When it comes to publicity, Town Wildlife Specialist Steve Searles knows that bigger is better.
With five words, Mammoth Wildlife Specialist Steve Searles has managed to create one of the most effective educational tools around. Stickers, touting the phrase, “Mammoth, Don’t Feed Our Bears” get the message across about local wildlife with more power and punch than a long-winded newsletter.
Not only is the message clear and to the point, it’s personal. Don’t feed OUR bears puts the onus on the community, which is always happy to step up to the plate and do what needs to be done to co-exist with bears. It makes people responsible for being part of the solution.
With the bears already out and about this year, Searles is issuing a new challenge to his community. “Let’s stick as many stickers on local vehicles as possible,” Searles said.
To help in that effort we’ve enclosed a “Mammoth Don’t Feed Our Bears” sticker in this week’s print issue of The Sheet. If you pick up a copy that doesn’t have a sticker, and you want to participate in the challenge, simply send a self-addressed stamped envelope to Steve at PO Box 8619, Mammoth Lakes, CA 93546.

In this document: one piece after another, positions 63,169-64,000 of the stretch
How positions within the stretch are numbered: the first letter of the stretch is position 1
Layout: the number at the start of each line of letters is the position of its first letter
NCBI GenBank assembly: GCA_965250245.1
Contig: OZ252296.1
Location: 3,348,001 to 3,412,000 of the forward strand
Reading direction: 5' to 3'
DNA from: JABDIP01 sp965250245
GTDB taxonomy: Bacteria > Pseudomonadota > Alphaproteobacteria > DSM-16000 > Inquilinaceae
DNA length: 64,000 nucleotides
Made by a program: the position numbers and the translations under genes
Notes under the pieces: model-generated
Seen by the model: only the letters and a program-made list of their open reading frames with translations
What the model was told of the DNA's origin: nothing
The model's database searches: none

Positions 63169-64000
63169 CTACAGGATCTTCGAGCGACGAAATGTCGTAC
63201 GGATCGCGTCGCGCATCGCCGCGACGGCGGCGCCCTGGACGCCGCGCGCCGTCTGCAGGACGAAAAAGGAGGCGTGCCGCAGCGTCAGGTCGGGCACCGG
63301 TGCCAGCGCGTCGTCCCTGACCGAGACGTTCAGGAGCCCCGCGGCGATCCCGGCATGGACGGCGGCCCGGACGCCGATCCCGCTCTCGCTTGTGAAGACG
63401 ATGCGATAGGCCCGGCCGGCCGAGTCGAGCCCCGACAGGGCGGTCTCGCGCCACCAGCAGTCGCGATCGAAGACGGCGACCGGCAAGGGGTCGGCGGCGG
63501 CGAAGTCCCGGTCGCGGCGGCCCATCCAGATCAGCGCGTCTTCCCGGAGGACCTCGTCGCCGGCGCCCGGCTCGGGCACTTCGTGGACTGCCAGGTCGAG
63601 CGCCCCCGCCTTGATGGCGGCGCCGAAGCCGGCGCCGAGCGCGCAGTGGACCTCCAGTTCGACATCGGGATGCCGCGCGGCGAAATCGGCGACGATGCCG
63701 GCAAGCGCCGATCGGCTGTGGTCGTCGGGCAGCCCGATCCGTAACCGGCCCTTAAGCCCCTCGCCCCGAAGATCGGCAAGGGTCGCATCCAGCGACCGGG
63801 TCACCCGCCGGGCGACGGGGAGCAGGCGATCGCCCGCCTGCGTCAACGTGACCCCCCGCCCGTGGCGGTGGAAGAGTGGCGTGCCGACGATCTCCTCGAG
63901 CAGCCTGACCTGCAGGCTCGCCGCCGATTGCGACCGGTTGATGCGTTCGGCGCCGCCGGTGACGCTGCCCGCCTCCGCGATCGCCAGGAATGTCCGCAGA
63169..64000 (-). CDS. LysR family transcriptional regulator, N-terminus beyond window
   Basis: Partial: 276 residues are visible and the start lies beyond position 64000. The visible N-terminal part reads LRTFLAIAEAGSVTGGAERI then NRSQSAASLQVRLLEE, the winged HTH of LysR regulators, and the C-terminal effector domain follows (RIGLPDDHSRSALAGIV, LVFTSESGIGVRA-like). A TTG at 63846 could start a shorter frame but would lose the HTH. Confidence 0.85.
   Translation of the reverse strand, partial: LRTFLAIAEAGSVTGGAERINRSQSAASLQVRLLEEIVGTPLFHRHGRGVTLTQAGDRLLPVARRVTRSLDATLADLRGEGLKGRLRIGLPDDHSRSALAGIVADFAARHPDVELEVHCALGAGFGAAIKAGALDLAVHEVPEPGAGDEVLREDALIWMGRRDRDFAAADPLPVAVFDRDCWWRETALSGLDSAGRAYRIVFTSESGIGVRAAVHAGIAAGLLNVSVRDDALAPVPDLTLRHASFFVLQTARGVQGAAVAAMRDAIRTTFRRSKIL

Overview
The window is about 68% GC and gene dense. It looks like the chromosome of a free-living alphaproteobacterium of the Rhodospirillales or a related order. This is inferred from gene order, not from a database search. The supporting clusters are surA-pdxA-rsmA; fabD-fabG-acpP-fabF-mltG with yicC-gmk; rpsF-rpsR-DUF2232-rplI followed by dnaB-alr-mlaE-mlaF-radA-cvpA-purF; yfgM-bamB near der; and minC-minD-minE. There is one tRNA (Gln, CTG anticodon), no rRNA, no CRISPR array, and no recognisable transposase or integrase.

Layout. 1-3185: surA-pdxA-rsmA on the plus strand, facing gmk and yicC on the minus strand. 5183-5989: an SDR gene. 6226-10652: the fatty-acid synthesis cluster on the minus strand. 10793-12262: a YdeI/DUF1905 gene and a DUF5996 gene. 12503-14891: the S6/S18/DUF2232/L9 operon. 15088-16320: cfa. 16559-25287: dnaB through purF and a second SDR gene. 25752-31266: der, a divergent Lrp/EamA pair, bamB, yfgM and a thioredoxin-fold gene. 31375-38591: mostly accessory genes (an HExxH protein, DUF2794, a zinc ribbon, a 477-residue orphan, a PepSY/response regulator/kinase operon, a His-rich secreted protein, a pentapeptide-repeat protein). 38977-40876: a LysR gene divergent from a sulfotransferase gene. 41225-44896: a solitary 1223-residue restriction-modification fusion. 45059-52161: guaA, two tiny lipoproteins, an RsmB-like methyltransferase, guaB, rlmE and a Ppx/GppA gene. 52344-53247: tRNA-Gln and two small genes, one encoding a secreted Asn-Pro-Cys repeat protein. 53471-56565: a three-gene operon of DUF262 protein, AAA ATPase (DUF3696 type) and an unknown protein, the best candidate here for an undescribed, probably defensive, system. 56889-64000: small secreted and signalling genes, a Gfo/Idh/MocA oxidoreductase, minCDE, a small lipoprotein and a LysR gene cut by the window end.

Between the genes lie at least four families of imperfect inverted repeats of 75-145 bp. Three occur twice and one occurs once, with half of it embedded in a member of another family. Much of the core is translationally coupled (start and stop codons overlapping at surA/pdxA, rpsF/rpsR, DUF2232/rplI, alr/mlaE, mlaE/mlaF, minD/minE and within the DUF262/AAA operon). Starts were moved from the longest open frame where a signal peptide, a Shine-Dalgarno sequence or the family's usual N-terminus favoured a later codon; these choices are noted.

By sticking the stickers, you can play a role in raising awareness about the local bear population in Mammoth Lakes.
“Our position on bears is the one thing that unifies our town when we are divided on so many other things,” Searles said.
This year, there will be less people available to respond to bear calls with the Mammoth Lakes Police Department having been cut way back in the past six months, but Searles isn’t worried.
“There’s going to be less people, the same bears and the same amount of work to do, but we’ve always been a community-based program,” he said.
According to Searles, Mammoth set a new standard last year. Even with very limited natural food sources for bears available, Mammoth avoided having to shoot any bears.
“Let’s do it again this year,” Searles enthused. “And let’s start off by sticking a sticker. They are the best marketing possible. It’s education we can do now.”
In case you haven’t seen one, the stickers are high quality vinyl and will peel off of windows and chrome bumpers even after being stuck, according to Searles.
“So if you want to take the sticker off next winter, you can,” he said.
Not only do the stickers serve as educational pieces, but they also serve as calling cards that help Searles break the ice when approaching people to talk to them about bears.
“I given out 68,000 stickers over time, one by one,” Searles said. “So this year, let’s double or triple the amount of stickers out there. That’s what I need from the community.”
Also in the works, large, reflective signs that repeat the same message as the stickers. Look for the signs, pictured on the front page, in areas such as the Lakes Basin hopefully in the near future.
If you’d like to donate money to help Searles print even more stickers as businesses such as ReMax and Mammoth Disposal have already done, simply give Steve a call at 937.BEAR.
And as always, now that the bears are cruising the streets of Mammoth once again, lock your dumpsters and don’t leave food in your cars.